No, this isn’t about the shootings this weekend. Unlike so many who have been quick to jump on the bandwagon of blame, finger pointing and gun grabbing, I want to wait until we know more facts about what happened. Until we do, grandstanding helps no one, especially not the nation as a whole. Until then, I will leave it with this. What happened this weekend was a double-tragedy for those involved, for their loved ones and for the nation. My thoughts and prayers go out to all impacted by what happened.
What I do want to grouse about is the past week or two. I’ve gotten a hell of a lot of work done, no thanks to AT&T Uverse. Unfortunately, I live in an area where my options for internet and landline (my elderly mother still wants her landline because reasons). I can use AT&T or Spectrum and, well, Spectrum’s service rep down here sucks rotten eggs.
Not that it helped two weeks ago when we were without internet and a land line for 4 days. Nor did it help when they sent me a new modem at that time, a new modem that wouldn’t connect to their network, requiring them to send out a tech. At least that tech was able to come a day earlier than the one they’d originally scheduled. Funny how that worked, isn’t it? I called in on a Tuesday morning to complain about no service and the soonest they can get to me is Saturday. Call in Thursday after the modem is delivered and won’t connect up and they can send someone the next day.
For six days I had internet and land line. Then, come Thursday, I realized internet was starting to crawl. Before I could run a speed test, I noticed that the light on the gateway indicating phone service was shining an ominous red. A moment later, the same with the wifi. Then, damn it all, the service light went out. Checked everything and sure enough, no internet and no phone.
Call AT&T again. Explain what happened. Didn’t cuss but wanted to. No, they can’t figure out what the problem is and will have to send out a tech. “So sorry, miss, but we can’t get anyone out for several days. . . oh, you are going to cancel your service? Wait, we can have someone out tomorrow morning. . . yada yada yada.”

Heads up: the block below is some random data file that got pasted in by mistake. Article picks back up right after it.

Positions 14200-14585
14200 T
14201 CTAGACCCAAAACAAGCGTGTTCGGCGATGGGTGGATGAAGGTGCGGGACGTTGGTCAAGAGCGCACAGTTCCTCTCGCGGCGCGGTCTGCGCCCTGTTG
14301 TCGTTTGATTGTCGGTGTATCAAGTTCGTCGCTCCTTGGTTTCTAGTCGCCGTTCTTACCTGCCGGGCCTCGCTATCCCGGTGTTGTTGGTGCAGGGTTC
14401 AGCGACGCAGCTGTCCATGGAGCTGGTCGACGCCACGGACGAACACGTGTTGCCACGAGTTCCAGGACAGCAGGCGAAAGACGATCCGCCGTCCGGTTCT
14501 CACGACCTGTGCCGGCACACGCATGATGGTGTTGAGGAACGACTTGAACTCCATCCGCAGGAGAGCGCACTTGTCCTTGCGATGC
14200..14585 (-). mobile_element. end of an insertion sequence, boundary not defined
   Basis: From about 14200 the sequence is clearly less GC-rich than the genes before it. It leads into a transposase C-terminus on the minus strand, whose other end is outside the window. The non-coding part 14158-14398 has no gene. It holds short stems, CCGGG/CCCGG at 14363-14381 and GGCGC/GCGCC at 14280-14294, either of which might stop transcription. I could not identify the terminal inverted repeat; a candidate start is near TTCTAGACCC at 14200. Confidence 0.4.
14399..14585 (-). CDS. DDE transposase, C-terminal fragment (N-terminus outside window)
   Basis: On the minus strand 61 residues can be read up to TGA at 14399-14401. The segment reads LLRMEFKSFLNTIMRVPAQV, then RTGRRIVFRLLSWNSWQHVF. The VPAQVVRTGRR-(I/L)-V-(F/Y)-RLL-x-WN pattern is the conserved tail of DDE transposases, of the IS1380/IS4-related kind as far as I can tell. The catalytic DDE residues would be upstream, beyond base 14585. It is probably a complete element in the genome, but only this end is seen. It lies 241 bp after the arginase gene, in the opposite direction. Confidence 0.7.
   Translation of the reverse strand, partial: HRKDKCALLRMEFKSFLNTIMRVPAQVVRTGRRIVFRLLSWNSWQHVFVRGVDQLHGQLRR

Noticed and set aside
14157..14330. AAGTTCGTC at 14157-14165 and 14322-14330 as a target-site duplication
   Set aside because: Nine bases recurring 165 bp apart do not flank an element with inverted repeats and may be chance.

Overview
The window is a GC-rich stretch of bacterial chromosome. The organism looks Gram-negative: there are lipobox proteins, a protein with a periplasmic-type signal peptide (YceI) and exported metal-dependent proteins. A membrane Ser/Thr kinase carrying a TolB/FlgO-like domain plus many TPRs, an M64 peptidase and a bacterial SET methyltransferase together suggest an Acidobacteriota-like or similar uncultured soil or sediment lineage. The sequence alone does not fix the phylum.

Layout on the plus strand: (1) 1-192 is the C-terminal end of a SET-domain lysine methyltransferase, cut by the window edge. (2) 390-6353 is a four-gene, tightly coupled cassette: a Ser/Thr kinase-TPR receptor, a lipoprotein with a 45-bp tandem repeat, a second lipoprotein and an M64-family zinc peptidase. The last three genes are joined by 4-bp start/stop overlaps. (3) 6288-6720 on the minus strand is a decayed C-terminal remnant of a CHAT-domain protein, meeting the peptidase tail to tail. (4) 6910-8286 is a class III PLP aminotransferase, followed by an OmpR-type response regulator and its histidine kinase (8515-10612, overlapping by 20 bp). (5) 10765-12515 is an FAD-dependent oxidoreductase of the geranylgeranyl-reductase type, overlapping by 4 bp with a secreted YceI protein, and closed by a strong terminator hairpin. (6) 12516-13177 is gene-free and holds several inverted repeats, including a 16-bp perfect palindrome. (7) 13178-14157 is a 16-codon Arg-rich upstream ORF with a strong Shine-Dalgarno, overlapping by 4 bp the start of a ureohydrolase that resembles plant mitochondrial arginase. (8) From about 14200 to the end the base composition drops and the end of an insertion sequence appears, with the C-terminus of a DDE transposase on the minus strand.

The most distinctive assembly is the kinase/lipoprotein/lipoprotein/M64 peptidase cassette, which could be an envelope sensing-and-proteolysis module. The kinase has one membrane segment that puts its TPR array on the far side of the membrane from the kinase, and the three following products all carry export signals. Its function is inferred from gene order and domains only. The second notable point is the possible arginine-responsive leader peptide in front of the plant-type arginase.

So, bright and early Friday, the tech arrives. It takes time but finally the problem is isolated. AT&T suddenly decided for whatever asinine reason to flip a switch. According to their system, I was back to using the old modem–the one already sent back to them. So service was coming in but it wasn’t being recognized because the new modem wasn’t the “right” one.
Making matters worse, the tech commented how he’s been seeing this happen more and more often and to watch out for it happening in–you guessed it–a week.
Now, normally this wouldn’t be much of a problem because I could just go to the library or the local coffeeshop, etc., and use the internet there. Hell, I could–and did–tether to my cellphone. The problem with the former is I can’t do online banking etc., because I don’t are how good my security is on the laptop, I don’t trust those connections. With the latter, speeds are throttled and it drains my phone battery something awful. Then there’s the fact that if I tether, Mom wants to be able to go online and play her slot machines, etc., and well, no.
But the real issue came in the crimp it put into my ability to promote the pre-order status for Betrayal from Ashes. So, here goes. Betrayal from Ashes is the fifth book in the Honor and Duty series and the next to the last in the current story arc. Release date is October 1st. Here’s the blurb:
War is never clean. Honor doesn’t always win out. Betrayal becomes the shadow currency that can tip the balance of power.
Colonel Ashlyn Shaw learned those lessons the hard way. Five years ago, she lost her command and her freedom because of the machinations of those willing to betray Fuercon, the homeworld they’d sworn to protect. Supposed allies conspired with enemies. Now Fuercon and its allied systems face a war on multiple fronts.
A war where the enemy doesn’t want a diplomatic solution. One where the enemy claims victory based on the number of civilian deaths.
This is not a war of attrition. It is a war of survival.
It is also a war Ashlyn and her allies have every intention of winning. But to do so, they must first unravel the layers of a conspiracy that goes much deeper than any of them suspect.
Honor and duty. Death before dishonor.